A permanent resident (called lawful permanent resident or LPR) or conditional resident (CR) who has remained outside the United States for longer than one year, or beyond the validity period of a Re-entry Permit, will require a new immigrant visa to enter the United States and resume permanent residence. You can learn more about Returning Resident Visas on travel.state.gov.
Do I qualify?
Consideration for returning resident status will only be given to Lawful Permanent Residents (LPR’s) who:
- left the United States with the intention of returning
- have not abandoned this intention,
- and are returning to the United States from a temporary visit abroad
If the stay was protracted, the LPR will be required to show that this was caused by reasons beyond his or her control. Please note that conditional LPRs, who did not have the condition removed, cannot apply for returning resident status.
Please note, applicants must clearly demonstrate the above conditions have been met before the returning resident status is approved. Receipt of returning resident status is not automatic. Applicants are required to pay for the application regardless of outcome.
If you believe that you may be eligible for returning resident status, you are required to:
- Complete, save and send form DS-117 to AmsterdamIV@state.gov. Please bring a signed copy to the interview.
- Provide evidence to show that you:
- had the status of an alien lawfully admitted for permanent residence at the time of departure from the U.S.
- left the U.S. with the intention of returning, have not abandoned this intention, and are returning to the U.S. from a temporary visit abroad
- your stay was protracted for reasons beyond your control, and for which you cannot be held responsible.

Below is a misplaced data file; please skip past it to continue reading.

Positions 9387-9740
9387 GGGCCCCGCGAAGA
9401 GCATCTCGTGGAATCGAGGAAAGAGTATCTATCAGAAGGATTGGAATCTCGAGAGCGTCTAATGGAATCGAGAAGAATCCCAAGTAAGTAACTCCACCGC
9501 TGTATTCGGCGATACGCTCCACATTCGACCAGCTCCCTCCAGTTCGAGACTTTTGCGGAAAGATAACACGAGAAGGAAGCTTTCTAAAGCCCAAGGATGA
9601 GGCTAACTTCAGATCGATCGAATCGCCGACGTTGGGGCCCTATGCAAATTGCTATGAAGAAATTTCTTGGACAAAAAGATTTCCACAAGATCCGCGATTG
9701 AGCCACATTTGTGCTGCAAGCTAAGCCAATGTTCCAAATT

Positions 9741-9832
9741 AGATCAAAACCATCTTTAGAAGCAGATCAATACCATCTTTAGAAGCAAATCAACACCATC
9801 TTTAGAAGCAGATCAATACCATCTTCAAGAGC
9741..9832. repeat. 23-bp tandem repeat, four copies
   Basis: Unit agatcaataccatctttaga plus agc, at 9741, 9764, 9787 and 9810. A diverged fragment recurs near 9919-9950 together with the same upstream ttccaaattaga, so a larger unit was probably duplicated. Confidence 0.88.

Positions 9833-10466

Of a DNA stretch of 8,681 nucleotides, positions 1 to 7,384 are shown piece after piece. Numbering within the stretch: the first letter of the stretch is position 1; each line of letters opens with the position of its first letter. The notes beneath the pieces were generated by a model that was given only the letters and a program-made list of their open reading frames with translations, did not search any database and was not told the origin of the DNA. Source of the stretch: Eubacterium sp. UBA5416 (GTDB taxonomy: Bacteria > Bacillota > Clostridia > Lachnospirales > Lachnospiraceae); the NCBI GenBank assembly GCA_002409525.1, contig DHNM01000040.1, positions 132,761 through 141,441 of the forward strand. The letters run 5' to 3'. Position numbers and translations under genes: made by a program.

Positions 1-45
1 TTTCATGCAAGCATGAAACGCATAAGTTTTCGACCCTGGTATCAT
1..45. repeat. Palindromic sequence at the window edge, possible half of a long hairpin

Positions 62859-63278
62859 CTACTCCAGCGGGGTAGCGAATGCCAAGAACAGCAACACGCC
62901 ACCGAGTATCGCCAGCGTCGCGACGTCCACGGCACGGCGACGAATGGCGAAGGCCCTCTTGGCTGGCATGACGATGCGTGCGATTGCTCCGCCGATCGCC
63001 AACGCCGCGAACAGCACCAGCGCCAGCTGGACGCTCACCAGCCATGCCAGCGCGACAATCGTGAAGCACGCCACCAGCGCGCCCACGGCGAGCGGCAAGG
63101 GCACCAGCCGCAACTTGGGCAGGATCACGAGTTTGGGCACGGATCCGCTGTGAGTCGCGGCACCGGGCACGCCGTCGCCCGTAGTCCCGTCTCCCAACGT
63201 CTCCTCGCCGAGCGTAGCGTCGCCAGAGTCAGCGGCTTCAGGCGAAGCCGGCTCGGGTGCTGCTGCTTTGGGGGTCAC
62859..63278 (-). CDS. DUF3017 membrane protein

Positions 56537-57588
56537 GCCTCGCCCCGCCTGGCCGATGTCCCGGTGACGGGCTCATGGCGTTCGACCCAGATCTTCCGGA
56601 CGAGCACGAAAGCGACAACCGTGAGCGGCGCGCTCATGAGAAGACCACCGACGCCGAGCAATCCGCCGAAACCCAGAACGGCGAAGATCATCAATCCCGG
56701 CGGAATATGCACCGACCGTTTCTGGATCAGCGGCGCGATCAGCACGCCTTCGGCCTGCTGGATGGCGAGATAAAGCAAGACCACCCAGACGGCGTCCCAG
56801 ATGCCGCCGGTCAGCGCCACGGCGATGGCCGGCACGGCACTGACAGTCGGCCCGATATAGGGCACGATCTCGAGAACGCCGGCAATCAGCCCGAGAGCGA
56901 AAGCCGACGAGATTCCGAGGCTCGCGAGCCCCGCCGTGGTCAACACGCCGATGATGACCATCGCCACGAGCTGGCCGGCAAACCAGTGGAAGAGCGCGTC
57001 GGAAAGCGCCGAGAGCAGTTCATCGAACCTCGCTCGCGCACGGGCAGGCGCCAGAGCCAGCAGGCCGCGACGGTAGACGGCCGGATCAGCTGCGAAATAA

- Submit an application for consideration to the immigrant visa unit via email (see address on the right).
Upon receipt, your application will be reviewed and an appointment scheduled for you to attend an interview with a U.S. consular officer.
Examples of such evidence include, but are not limited to, documentation regarding your status in the U.S. and dates of travel, proof that you have continued to file U.S. tax returns and maintained economic or social ties to the United States, and evidence that the protracted stay was due to circumstances beyond your control. Do NOT send original supporting documents or passports.
In defining the term “temporary” some of the elements that are examined are:
- Reason for absence: traveler should have a definite reason for traveling abroad temporarily
- Termination date: the visa abroad should be expected to terminate within a relatively short period, fixed by some early event
- Place of home or employment: The applicant must expect to return to the United States as an actual home or place of employment. He or she must possess the requisite intent to do so at the time of their departure, and maintain it during the course of their sojourn.